Forget China or Al Qaeda. In a twist that would have been inconceivable even a few months ago, the WikiLeaks.org Web site is being proposed as the first public target for a U.S. government cyberattack.
After the shadowy, document-leaking organization distributed nearly 400,000 classified documents from the Iraq war on Friday, Washington officialdom responded with a torrent of denunciations alleging violations of national security and endangering U.S. military operations.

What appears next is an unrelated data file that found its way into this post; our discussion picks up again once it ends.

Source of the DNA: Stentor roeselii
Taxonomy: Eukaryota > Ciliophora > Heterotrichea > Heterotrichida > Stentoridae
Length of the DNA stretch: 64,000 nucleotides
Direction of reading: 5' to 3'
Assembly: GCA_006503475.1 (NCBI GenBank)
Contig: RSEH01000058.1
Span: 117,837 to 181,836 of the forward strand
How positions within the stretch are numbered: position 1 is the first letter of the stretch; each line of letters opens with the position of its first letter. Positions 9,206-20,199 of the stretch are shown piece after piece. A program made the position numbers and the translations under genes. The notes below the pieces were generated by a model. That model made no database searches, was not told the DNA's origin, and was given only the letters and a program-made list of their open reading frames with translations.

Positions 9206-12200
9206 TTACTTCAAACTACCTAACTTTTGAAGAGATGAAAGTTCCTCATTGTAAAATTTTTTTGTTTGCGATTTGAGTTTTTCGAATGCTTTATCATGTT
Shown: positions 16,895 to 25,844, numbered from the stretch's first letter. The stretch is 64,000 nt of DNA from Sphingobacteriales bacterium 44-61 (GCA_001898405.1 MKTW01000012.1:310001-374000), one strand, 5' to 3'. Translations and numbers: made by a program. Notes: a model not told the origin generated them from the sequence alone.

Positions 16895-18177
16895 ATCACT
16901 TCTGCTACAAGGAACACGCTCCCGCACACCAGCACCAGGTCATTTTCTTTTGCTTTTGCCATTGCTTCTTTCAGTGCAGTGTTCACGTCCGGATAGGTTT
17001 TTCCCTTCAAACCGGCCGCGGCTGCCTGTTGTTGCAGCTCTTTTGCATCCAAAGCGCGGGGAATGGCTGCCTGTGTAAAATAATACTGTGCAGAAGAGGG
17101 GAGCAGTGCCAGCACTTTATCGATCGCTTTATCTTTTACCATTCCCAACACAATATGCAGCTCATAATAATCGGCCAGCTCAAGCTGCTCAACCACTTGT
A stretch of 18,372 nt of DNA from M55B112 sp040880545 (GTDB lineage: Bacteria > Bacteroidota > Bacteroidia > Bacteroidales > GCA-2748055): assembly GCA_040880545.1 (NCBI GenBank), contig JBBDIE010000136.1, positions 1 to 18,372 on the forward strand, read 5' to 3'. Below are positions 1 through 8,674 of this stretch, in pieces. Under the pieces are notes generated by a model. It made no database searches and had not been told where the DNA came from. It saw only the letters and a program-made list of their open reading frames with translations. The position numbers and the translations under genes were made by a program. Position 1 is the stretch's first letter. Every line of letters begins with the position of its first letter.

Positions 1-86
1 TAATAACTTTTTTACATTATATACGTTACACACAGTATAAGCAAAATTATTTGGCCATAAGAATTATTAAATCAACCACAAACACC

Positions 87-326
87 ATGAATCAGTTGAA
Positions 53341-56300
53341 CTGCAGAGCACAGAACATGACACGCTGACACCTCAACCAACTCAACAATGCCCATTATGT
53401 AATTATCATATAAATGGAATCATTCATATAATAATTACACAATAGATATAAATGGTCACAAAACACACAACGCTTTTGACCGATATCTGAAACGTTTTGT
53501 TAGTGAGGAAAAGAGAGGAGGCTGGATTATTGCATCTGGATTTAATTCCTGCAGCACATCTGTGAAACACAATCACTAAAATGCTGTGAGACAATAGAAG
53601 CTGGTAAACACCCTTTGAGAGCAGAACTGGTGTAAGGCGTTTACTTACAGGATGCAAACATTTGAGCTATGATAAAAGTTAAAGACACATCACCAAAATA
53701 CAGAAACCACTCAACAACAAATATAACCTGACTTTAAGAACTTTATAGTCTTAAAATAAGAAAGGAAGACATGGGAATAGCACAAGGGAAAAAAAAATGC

In a rare point of congruence, The Washington Post and The Washington Times both criticized the release, with the smaller paper arguing that WikiLeaks’ offshore Web site should be attacked and rendered “inoperable” by the U.S. government. Some hawkish conservatives followed suit, including Christian Whiton, a State Department adviser under President George W. Bush, who wrote a column calling on the U.S. military to “electronically assault WikiLeaks and any telecommunications company offering its services to this organization.”